Photos, charts, graphics, and line drawings are all effective visual tools. Before you insert graphics, consider the need. Does the graphic add to, supplement, or distract from the purpose of the page? How long does it take to load the graphics? If the page loads too slowly, users may get frustrated and give up.

The visuals you use should be relevant. They should also load in a minimum amount of time. If users don't begin seeing images in 10 seconds, they may give up and leave. Limit the number of graphics per page.

Be sure to consider accessibility of your visual elements. Provide clear, detailed alternative descriptions of each visual element.

There are many tools for producing high quality web images such as Photoshop or Fireworks, but low end packages such as AppleWorksKidPix, and PhotoElements work well too. Software such as Adobe Image Ready will help you prepare existing visuals for web publication.

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Go to GIMP.
Try this open source graphics package at no cost!


Backgrounds can add to or distract from the atmosphere of a project.. Rather than a fancy colored background, consider using a white background with colored lettering and bright colored graphics. Or, use a very dark background with yellow or white lettering for emphasis. The key to backgrounds is contrast. Your background and lettering should be opposites such as black on white or navy on yellow.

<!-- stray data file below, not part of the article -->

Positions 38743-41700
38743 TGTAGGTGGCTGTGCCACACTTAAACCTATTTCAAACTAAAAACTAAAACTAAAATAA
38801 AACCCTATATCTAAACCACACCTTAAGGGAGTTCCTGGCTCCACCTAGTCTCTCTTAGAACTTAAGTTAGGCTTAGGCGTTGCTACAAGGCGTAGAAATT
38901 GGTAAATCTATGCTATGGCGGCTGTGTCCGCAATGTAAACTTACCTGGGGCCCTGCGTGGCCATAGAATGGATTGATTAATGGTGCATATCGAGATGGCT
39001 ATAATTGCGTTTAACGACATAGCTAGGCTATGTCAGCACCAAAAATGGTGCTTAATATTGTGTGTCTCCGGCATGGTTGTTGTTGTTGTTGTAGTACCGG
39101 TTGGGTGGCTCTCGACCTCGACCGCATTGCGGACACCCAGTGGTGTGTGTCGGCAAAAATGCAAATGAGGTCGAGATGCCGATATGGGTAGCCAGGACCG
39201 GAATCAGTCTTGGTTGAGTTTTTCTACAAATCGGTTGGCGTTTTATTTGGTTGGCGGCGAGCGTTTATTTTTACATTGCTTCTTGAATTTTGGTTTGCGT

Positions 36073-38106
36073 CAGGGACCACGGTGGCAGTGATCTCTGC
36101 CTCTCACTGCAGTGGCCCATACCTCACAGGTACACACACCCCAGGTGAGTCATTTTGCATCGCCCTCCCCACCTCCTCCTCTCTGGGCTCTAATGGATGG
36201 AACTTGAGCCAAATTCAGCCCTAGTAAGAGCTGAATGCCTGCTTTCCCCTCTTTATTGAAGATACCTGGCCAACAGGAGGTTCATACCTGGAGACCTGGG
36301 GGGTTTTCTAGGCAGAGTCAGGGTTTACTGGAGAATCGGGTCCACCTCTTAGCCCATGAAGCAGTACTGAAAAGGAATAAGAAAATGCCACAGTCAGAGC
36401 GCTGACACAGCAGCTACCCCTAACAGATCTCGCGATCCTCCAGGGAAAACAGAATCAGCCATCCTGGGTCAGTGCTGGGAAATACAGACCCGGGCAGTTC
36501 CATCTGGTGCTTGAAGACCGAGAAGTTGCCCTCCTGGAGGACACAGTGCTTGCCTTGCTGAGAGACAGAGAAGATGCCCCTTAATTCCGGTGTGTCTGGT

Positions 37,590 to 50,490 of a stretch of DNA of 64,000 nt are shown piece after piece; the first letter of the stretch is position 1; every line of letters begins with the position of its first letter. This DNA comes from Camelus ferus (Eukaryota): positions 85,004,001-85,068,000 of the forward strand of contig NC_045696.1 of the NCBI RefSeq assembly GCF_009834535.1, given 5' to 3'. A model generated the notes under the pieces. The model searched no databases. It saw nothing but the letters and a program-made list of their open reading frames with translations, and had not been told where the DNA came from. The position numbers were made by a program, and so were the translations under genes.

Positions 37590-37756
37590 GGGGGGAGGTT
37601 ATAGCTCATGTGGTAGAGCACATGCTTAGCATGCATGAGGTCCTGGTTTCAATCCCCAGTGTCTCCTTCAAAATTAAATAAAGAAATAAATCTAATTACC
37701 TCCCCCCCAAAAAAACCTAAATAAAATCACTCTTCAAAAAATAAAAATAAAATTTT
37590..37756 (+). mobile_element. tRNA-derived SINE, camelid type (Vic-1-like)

Clip Art

Carefully select clip art to add interest and appeal to your project. Use clip art to illustrate book reports, stories, poetry, report covers, signs, multimedia projects, banners, papers, and homework assignments. Discovery School Clipart contains lots of great graphics for kids. You'll find icons, lines, bars, and all kinds of graphics. Be sure to check the copyright policy of each site. Some sites ask the user to include a citation when copying pictures. Some sites only let you copy a small number of graphics without an additional charge.

In Netscape or Explorer you can copy or save most pictures easily. You click and hold your right mouse button on a picture and up pops a list of choices. You can also use software such as Capture to grab the picture. Once you've got the picture, you can put it in almost any document including a web page. Make sure you create a citation for where you found the picture even if it comes from a clip art source.

Create a web page with your favorite clip art or your favorite clip art sites. Use these pages to quickly access the pictures or resources you need.


You can also use maps to show the location of your project. Many school pages show the location of their country, region, city, and even street. You can even embed Google Maps on your location page.


A timeline is very helpful in understanding historical events and their place in history. Use Tom Snyder's Timeliner software to make an attractive timeline.

Graphic Banners

Any paint or draw program can be used to make great graphic titles for your page.

Horizontal Lines

Lines are an excellent way to separate areas of the screen. You can use the standard line that comes with most web development tools or surf the web for unique lines that incorporate color and graphics. In most cases the standard horizontal line can be made thicker or thinner to add interest.

Bars, icons, logos